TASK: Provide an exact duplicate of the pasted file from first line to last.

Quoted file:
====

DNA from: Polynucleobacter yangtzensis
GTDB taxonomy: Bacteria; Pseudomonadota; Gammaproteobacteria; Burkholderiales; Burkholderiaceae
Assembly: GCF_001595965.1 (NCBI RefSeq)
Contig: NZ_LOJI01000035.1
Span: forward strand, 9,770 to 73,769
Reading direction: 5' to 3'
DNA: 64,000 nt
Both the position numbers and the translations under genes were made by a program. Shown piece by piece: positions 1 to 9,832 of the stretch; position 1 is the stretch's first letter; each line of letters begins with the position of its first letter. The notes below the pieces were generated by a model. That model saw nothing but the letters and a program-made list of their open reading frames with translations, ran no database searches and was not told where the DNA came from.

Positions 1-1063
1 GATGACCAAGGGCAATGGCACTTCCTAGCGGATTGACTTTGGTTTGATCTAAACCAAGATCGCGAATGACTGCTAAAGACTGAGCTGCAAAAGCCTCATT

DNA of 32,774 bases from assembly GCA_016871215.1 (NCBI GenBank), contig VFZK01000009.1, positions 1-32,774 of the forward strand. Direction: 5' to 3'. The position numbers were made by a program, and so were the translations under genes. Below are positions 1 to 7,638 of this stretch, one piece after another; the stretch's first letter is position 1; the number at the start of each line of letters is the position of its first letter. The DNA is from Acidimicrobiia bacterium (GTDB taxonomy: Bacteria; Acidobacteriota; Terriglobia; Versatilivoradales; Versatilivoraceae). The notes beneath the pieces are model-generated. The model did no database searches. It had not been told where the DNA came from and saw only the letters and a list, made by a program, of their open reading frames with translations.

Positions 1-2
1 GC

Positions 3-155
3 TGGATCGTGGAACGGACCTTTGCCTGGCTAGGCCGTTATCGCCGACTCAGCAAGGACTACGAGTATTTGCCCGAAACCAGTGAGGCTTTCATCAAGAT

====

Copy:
DNA from: Polynucleobacter yangtzensis
GTDB taxonomy: Bacteria; Pseudomonadota; Gammaproteobacteria; Burkholderiales; Burkholderiaceae
Assembly: GCF_001595965.1 (NCBI RefSeq)
Contig: NZ_LOJI01000035.1
Span: forward strand, 9,770 to 73,769
Reading direction: 5' to 3'
DNA: 64,000 nt
Both the position numbers and the translations under genes were made by a program. Shown piece by piece: positions 1 to 9,832 of the stretch; position 1 is the stretch's first letter; each line of letters begins with the position of its first letter. The notes below the pieces were generated by a model. That model saw nothing but the letters and a program-made list of their open reading frames with translations, ran no database searches and was not told where the DNA came from.

Positions 1-1063
1 GATGACCAAGGGCAATGGCACTTCCTAGCGGATTGACTTTGGTTTGATCTAAACCAAGATCGCGAATGACTGCTAAAGACTGAGCTGCAAAAGCCTCATT

DNA of 32,774 bases from assembly GCA_016871215.1 (NCBI GenBank), contig VFZK01000009.1, positions 1-32,774 of the forward strand. Direction: 5' to 3'. The position numbers were made by a program, and so were the translations under genes. Below are positions 1 to 7,638 of this stretch, one piece after another; the stretch's first letter is position 1; the number at the start of each line of letters is the position of its first letter. The DNA is from Acidimicrobiia bacterium (GTDB taxonomy: Bacteria; Acidobacteriota; Terriglobia; Versatilivoradales; Versatilivoraceae). The notes beneath the pieces are model-generated. The model did no database searches. It had not been told where the DNA came from and saw only the letters and a list, made by a program, of their open reading frames with translations.

Positions 1-2
1 GC

Positions 3-155
3 TGGATCGTGGAACGGACCTTTGCCTGGCTAGGCCGTTATCGCCGACTCAGCAAGGACTACGAGTATTTGCCCGAAACCAGTGAGGCTTTCATCAAGAT